The fear of the invisible can affect people in dramatically different ways. It puts some in a heightened state of wariness, making them suspicious of any contact with any external element. Invisibility translates into the ubiquity of the threat- who knows what might be a source of infection. The urge to protect, distance, disinfect, hide is paramount. The line with caution and paranoia can blur and irrational and hostile reactions against real and imagined threats can go out of hand. We have seen enough examples of this- victims of the disease being ostracised, doctors and healthcare staff being discriminated against, even attacked physically, members of certain communities and ethnicities being singled out and vigilante actions taken by neighbours in an apparent effort to protect themselves better. External invisibility preys on internal fears, magnifying them, legitimising them.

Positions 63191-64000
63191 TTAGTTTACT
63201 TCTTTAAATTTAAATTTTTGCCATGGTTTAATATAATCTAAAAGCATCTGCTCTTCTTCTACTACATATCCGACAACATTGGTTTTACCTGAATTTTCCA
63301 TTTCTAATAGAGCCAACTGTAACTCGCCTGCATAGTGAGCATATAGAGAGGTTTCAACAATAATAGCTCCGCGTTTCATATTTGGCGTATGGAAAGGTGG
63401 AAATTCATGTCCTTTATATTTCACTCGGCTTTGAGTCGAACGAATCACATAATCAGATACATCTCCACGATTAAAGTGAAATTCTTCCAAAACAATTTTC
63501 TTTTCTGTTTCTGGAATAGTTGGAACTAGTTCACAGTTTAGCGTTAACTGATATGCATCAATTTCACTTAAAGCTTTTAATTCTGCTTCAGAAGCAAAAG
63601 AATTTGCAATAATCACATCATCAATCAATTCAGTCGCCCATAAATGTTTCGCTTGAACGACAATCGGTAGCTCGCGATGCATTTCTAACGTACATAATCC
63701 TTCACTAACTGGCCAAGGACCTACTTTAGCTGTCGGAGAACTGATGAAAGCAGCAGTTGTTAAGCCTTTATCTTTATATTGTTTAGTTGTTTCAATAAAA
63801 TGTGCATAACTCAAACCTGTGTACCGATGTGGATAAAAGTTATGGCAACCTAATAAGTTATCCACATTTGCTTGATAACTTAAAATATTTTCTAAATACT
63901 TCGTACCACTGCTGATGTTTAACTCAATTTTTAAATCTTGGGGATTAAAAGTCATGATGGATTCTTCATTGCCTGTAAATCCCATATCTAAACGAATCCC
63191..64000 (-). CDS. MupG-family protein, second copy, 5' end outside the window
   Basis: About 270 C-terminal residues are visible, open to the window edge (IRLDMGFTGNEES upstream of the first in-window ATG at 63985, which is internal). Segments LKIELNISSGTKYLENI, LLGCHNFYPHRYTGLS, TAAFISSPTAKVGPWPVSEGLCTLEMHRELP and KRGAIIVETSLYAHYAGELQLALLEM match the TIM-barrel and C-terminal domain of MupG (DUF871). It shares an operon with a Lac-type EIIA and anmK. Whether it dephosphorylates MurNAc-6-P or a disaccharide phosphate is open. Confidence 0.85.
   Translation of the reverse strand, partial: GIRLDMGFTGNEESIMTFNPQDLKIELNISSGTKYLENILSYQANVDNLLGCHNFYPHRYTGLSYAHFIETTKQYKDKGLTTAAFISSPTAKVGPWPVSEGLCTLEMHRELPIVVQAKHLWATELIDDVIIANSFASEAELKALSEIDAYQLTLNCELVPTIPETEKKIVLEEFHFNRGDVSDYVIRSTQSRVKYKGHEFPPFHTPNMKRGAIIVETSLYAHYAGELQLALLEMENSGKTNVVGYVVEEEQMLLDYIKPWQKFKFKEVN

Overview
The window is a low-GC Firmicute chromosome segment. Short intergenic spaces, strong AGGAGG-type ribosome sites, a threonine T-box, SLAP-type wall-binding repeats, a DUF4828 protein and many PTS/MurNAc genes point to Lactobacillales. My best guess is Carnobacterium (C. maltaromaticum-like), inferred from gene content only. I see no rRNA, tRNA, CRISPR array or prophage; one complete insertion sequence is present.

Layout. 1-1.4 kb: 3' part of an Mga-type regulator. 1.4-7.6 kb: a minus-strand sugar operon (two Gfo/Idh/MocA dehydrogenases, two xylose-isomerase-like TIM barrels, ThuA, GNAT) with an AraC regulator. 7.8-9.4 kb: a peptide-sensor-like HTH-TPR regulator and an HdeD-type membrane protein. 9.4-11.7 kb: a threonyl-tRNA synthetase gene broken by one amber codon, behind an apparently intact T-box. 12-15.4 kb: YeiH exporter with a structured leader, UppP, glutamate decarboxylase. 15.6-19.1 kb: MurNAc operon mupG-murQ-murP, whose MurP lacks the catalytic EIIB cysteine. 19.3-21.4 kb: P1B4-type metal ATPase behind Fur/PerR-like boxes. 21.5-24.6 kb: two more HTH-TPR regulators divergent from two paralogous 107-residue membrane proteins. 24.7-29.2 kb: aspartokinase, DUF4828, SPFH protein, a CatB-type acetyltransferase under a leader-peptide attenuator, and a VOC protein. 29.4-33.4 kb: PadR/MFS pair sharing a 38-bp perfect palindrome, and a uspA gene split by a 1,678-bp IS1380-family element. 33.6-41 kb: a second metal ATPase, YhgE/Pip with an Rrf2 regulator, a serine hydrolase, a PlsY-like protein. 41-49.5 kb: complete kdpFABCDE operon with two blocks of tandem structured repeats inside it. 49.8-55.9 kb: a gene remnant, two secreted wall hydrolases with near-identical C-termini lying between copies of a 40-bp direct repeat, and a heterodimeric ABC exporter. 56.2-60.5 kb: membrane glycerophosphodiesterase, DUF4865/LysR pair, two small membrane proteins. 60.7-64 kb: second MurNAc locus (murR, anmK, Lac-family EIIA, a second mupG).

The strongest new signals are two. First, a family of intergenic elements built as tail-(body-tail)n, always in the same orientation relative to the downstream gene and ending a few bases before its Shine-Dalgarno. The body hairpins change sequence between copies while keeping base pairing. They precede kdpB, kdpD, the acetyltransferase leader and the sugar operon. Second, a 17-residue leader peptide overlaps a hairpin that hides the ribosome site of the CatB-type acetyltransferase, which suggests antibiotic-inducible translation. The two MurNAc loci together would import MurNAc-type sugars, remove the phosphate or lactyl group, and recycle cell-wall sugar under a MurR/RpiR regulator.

On the other hand, there are those who equate invisibility with inconsequence. It is difficult to take what they cannot see seriously. The force of habit then holds sway, for being perennially on one’s guard against nameless enemies feels like an exhausting exertion. Token nods are made in the general direction of the steps that are recommended, but one lapses quickly into earlier more unself-conscious modes of behaviour. 

A big challenge to lifting the lockdown in degrees will come from the many ways in which people find reason to subvert what is asked of them. Some lessons will have been learnt, but the real question is whether everyone can be trusted to act responsibly, for without that, the road to recovery is going to be a slippery one.